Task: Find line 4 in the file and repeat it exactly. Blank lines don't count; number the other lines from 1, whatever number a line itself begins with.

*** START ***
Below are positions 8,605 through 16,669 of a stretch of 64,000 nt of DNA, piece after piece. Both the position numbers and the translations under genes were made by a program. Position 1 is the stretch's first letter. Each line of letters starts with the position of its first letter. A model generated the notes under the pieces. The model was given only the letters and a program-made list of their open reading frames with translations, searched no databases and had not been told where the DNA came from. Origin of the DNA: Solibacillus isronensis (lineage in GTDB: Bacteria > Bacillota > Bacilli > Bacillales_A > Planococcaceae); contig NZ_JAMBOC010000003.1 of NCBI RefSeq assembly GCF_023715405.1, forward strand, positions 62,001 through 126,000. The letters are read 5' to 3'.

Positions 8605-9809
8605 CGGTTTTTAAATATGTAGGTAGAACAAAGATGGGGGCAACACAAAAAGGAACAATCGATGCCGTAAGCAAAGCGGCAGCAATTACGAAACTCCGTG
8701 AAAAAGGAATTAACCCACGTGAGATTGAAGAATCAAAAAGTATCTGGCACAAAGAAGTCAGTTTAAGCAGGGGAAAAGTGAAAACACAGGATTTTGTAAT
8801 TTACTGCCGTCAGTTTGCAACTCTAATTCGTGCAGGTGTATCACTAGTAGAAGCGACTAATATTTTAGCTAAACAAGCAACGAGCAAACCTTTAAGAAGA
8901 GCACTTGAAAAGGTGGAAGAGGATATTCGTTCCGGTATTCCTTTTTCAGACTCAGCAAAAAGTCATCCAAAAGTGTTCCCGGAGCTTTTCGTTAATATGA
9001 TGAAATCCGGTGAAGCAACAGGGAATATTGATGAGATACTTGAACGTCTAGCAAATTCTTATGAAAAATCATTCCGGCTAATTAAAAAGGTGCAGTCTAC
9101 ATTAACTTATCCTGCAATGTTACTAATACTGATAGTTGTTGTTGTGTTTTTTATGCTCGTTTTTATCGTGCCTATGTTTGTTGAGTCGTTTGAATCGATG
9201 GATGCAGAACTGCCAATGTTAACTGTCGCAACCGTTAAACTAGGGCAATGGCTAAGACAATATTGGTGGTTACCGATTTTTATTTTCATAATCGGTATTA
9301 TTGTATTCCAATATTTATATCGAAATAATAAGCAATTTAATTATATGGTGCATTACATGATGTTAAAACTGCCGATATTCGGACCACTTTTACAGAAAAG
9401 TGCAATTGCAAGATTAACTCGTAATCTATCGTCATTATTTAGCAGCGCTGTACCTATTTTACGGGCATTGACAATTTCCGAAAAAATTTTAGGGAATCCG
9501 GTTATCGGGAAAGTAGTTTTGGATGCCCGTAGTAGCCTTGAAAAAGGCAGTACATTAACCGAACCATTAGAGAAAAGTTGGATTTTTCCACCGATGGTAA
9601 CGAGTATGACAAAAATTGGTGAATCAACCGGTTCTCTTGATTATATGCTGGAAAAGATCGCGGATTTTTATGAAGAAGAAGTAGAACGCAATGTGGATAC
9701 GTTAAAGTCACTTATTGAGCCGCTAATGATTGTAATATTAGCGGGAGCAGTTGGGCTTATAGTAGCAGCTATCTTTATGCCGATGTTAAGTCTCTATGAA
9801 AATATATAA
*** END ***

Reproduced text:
8701 AAAAAGGAATTAACCCACGTGAGATTGAAGAATCAAAAAGTATCTGGCACAAAGAAGTCAGTTTAAGCAGGGGAAAAGTGAAAACACAGGATTTTGTAAT